In Changing Times, Wineries Resolve to Adapt

“People still want their wine,” said Justin Mund, winemaker and general manager of Orfila Vineyards and Winery in Escondido

Courtesy of Hungry Hawk Vineyards & Winery

It’s a good time to buy wine.

Responding to the coronavirus situation, the state has closed bars and other establishments that sell drinks. It has turned sit-down restaurants into take-out only businesses.

As for wineries? The new rules change the business model. But revenue had not completely gone away, as winemakers may still sell bottles at the counter.

Several wineries are offering their wares at 20% to 40% off, said Ed Embly, the winemaker who leads the San Diego County Vintners Association. Many are turning to social media to alert their customers.

Carruth Cellars of Solana Beach and Oceanside said it is offering 40% off for wine club members and 25% off for the general public. It’s offering wine for pickup and something more, partnering with Prager Brothers to provide fresh bread and Aniata Cheese to provide cheese and cured meats.

Regular patrons are stepping up to help their favorite wineries, said Embly, who is also owner of the Hungry Hawk Vineyards & Winery in Escondido.

“Existing customers want to help out,” he said. “It’s really great to see that,” said Ross Rizzo, president and winemaker at Bernardo Winery.

A Hand from Sacramento

During the crisis, the state has loosened requirements on wineries, permitting them to deliver to customers.

Wineries are also still permitted to make their product, though March is typically slow on the manufacturing side of the business. Some wineries may still be bottling last year’s product, Embly said.

These are interesting times, but some things remain the same.

“People still want their wine,” said Justin Mund, winemaker and general manager of Orfila Vineyards and Winery in Escondido. The company recently opened a tasting room in Oceanside.

Mund said he has seen a 40% bump in business. The Escondido location usually does $50,000 per week and made $70,000 in the last week, he said in a March 25 interview.

Whether the increase in revenue will continue is unclear. It could be that people feel an immediate need to stock up.

Orfila management also made the decision to lay off 25 of its 40 employees with recent changes in the law, Mund said. The concern is over a law requiring businesses to pay 80 hours of sick time beginning in April. Penciling that out, Orfila figured the law would cost the business tens of thousands of dollars.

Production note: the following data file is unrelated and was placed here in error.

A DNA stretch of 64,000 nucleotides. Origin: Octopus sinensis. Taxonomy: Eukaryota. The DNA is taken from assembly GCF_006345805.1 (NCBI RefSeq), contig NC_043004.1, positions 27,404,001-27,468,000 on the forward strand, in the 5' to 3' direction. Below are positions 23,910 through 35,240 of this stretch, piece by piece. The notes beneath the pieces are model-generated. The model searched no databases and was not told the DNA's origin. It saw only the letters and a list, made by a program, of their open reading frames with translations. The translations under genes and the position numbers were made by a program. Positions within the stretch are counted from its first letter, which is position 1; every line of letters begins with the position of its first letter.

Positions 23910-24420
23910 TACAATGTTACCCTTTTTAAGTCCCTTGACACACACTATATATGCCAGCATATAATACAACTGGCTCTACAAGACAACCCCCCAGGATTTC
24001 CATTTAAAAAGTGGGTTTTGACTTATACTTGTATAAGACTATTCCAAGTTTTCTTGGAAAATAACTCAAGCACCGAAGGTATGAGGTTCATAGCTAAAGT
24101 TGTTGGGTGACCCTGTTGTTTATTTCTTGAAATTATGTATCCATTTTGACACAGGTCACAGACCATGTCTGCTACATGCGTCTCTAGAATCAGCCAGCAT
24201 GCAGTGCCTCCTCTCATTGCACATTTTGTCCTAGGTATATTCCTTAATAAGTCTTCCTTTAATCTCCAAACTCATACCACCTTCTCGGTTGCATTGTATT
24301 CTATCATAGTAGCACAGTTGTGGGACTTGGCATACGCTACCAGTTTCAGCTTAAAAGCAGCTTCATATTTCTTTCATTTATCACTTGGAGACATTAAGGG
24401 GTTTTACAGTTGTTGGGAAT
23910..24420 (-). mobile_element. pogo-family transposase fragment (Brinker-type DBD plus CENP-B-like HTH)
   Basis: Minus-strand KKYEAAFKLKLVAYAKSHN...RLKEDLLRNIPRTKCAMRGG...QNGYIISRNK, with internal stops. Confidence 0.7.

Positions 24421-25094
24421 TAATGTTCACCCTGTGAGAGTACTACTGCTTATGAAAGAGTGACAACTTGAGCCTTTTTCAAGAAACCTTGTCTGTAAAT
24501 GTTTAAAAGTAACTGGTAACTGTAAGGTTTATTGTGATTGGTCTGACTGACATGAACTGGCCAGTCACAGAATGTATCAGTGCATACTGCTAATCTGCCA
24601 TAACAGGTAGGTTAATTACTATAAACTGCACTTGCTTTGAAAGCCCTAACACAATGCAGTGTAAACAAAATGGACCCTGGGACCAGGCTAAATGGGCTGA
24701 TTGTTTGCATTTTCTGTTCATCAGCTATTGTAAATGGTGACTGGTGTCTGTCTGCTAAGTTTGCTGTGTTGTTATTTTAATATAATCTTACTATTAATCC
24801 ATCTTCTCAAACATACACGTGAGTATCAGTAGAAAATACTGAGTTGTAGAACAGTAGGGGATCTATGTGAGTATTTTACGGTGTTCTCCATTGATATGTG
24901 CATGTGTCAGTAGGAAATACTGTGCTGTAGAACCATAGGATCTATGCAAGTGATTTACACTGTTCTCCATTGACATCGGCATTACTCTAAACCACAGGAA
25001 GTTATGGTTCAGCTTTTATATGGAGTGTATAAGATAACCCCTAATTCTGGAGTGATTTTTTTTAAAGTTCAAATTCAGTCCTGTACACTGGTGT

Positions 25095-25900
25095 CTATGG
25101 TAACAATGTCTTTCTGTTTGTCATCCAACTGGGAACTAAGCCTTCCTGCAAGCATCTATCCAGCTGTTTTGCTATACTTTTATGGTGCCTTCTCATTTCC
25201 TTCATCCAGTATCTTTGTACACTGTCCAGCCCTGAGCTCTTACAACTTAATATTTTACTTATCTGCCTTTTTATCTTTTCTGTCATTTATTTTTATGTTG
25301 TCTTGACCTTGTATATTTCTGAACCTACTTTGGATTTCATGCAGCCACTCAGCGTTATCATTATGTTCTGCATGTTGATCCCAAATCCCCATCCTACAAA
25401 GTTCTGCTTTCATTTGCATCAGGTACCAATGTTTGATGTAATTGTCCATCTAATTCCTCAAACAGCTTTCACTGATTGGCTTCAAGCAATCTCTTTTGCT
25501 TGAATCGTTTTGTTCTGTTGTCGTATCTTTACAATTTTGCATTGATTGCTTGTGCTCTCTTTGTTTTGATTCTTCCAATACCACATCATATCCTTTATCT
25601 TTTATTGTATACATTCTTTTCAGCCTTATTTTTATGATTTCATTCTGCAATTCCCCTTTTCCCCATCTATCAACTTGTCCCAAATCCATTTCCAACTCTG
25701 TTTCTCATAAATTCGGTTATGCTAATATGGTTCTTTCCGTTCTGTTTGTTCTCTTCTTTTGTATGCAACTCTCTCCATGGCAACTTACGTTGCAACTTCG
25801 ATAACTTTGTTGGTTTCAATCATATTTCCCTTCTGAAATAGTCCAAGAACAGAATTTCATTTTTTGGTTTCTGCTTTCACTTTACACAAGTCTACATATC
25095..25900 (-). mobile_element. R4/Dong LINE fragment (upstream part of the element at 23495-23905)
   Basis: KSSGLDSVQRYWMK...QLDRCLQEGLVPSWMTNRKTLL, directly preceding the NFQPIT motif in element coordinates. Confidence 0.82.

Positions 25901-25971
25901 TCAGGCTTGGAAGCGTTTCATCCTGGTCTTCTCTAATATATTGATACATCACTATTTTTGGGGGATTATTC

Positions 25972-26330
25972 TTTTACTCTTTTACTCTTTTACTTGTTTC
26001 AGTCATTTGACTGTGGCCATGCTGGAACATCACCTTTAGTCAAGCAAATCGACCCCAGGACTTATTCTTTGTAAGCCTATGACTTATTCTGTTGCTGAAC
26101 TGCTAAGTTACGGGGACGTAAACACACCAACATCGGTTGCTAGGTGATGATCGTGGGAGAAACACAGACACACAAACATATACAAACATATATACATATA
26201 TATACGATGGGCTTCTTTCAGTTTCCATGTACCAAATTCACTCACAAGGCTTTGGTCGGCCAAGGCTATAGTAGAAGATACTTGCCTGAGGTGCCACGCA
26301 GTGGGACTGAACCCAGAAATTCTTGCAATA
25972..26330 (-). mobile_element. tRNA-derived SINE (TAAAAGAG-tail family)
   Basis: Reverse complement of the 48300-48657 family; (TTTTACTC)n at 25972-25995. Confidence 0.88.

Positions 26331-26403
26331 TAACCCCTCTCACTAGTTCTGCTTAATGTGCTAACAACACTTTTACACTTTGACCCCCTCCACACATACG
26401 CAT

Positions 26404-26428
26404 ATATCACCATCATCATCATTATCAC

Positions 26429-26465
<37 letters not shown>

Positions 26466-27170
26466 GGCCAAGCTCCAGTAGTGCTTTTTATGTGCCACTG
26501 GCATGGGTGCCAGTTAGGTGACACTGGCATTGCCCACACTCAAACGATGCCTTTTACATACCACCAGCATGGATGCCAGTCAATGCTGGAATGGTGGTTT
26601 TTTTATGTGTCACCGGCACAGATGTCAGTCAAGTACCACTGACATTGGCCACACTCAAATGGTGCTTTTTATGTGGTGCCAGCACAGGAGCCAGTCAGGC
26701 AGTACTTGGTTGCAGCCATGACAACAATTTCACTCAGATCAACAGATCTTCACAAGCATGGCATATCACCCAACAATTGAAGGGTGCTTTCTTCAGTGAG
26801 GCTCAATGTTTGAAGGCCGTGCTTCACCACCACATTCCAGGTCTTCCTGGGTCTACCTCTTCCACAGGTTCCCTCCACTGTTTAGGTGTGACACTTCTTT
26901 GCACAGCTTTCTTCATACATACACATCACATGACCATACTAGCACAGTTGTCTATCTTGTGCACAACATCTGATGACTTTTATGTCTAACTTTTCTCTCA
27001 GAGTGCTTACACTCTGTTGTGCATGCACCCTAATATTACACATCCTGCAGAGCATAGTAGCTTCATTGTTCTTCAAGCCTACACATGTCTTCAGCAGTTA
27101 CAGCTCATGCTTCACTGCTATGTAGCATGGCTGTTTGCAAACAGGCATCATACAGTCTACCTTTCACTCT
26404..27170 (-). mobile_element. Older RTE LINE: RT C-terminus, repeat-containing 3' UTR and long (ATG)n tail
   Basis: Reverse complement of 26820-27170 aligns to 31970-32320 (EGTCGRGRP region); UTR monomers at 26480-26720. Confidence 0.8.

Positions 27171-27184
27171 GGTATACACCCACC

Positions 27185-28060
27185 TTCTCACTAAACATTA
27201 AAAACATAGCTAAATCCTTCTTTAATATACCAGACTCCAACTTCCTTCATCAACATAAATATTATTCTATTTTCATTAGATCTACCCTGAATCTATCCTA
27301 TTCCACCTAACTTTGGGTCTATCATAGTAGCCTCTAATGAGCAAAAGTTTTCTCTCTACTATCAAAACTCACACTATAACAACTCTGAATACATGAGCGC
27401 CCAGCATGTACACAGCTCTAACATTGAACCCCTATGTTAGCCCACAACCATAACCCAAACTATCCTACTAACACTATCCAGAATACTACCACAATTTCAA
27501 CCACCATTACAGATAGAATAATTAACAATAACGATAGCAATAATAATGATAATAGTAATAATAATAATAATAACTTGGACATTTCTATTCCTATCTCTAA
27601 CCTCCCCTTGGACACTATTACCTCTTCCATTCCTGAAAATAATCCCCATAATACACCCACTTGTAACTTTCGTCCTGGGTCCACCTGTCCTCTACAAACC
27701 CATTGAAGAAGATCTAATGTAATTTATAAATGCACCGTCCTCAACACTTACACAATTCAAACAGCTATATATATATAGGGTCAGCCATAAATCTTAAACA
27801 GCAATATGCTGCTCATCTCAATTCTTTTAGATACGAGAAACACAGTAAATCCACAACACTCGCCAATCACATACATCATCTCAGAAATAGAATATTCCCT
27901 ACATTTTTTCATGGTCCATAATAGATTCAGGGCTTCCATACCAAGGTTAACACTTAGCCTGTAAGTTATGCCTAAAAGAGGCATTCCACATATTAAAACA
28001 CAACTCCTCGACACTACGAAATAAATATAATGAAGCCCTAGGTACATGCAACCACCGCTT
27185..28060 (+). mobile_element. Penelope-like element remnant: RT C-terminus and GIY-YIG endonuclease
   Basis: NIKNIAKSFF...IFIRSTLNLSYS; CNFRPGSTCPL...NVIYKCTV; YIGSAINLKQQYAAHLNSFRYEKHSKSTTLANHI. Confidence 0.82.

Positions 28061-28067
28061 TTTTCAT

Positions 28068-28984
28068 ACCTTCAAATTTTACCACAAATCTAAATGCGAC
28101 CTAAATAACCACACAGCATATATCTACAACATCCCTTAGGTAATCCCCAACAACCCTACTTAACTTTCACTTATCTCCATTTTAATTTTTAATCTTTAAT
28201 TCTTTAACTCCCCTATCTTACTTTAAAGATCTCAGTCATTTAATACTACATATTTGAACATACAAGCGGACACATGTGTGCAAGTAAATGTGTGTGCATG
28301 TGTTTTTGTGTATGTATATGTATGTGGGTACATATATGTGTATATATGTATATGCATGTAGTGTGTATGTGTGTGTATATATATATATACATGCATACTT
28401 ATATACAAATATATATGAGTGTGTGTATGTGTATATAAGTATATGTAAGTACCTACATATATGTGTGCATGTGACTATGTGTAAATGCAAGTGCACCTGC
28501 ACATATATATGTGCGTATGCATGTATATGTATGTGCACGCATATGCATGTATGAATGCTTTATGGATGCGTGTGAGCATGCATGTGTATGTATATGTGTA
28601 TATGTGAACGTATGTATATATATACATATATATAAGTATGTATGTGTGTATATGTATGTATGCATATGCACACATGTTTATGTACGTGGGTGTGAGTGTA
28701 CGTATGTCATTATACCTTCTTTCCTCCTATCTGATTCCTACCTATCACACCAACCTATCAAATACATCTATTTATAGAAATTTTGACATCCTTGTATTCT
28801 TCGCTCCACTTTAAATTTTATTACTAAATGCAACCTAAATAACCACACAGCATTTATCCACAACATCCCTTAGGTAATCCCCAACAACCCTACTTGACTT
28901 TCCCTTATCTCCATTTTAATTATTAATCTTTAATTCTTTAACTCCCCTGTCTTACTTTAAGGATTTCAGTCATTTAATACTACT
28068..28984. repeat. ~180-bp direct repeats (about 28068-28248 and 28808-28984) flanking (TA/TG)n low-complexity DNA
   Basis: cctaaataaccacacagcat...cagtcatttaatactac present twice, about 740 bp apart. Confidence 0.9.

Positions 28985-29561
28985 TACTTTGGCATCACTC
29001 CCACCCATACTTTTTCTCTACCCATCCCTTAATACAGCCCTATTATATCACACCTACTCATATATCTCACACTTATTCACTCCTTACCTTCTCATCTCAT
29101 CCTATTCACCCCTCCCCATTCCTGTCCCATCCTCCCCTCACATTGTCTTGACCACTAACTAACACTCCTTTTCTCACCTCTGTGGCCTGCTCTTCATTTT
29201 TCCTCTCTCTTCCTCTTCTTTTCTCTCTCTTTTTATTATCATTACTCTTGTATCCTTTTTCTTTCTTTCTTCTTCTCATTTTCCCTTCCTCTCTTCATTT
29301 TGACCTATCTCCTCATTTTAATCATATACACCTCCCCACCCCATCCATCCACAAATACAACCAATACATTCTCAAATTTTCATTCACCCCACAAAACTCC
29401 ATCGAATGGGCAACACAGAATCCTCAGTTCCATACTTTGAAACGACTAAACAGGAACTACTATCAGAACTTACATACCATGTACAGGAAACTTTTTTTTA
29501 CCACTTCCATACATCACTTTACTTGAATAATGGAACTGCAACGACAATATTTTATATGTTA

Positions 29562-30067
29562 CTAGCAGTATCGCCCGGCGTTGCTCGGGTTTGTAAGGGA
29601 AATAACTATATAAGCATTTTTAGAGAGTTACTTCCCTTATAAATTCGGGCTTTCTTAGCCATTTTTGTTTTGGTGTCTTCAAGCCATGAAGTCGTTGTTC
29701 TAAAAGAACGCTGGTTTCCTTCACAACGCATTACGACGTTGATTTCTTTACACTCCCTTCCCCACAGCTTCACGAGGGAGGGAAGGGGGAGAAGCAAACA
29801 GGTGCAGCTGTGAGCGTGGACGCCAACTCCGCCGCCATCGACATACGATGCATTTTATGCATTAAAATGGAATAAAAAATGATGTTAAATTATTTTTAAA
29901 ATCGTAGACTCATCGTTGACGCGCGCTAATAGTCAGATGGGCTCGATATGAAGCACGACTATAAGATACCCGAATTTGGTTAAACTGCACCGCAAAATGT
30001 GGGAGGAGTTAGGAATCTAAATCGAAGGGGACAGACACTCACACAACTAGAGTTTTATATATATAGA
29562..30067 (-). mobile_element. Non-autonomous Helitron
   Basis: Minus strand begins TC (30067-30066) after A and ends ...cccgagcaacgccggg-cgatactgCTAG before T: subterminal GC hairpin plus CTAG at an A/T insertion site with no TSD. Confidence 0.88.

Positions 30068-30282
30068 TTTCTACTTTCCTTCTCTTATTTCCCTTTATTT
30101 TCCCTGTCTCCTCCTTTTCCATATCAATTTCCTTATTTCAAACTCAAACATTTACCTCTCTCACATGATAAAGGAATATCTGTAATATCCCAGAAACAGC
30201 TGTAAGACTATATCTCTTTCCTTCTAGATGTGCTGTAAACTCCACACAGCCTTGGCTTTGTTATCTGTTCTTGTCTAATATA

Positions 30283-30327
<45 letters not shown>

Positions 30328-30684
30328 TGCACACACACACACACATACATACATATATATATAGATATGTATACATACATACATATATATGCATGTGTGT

Mund is not happy about the decision. “It hurts you,” he said.

Business Development on Hold

Embly said his winery has applied for a small business disaster loan through the U.S. Small Business Administration. It’s a 30-year loan at a fixed rate.

“We could probably stand one to two months as it’s going now,” he said.

If this was a normal second half of March, visitors would be showing up at the region’s wineries, touring the grounds and getting a sense of how the product is made. In that scenario, Embly said, winery staff members build personal relationships with potential customers.

It’s how a winery grows its business.

“Like most industries, you need to grow a certain amount to stay viable,” Embly said.

With extended visits no longer possible, business development is taking a break.

The San Diego County Vintners Association has 67 members.

There are about 110 wineries in San Diego County, Embly said. The number grows to 130 when the count includes cider makers.

A Welcome Rain

Looking toward the next several weeks, Carruth Cellars plans to stay positive, said business owner Adam Carruth.

And it plans to angle for more business. Carruth is thinking of a Wine Wednesday bundle every week “to keep our community engaged and inspired.” There will be a Monday bottle of the week (available for pickup or ordering online) as well as Free Shipping Fridays.

“We’re starting a Pay it Forward fund for our staff, in which a portion of the proceeds from our 2018 rosé will help support our hardworking staff during this difficult time,” Carruth said in a statement.

Did anything good happen during March?

Embly said a rainy month has been a blessing. Rain leaches salts out of the soil in the vineyard and builds up moisture in it, meaning Hungry Hawk and its San Diego neighbors can delay irrigation for a while.

Rainwater is better for grapes than irrigation water any day.

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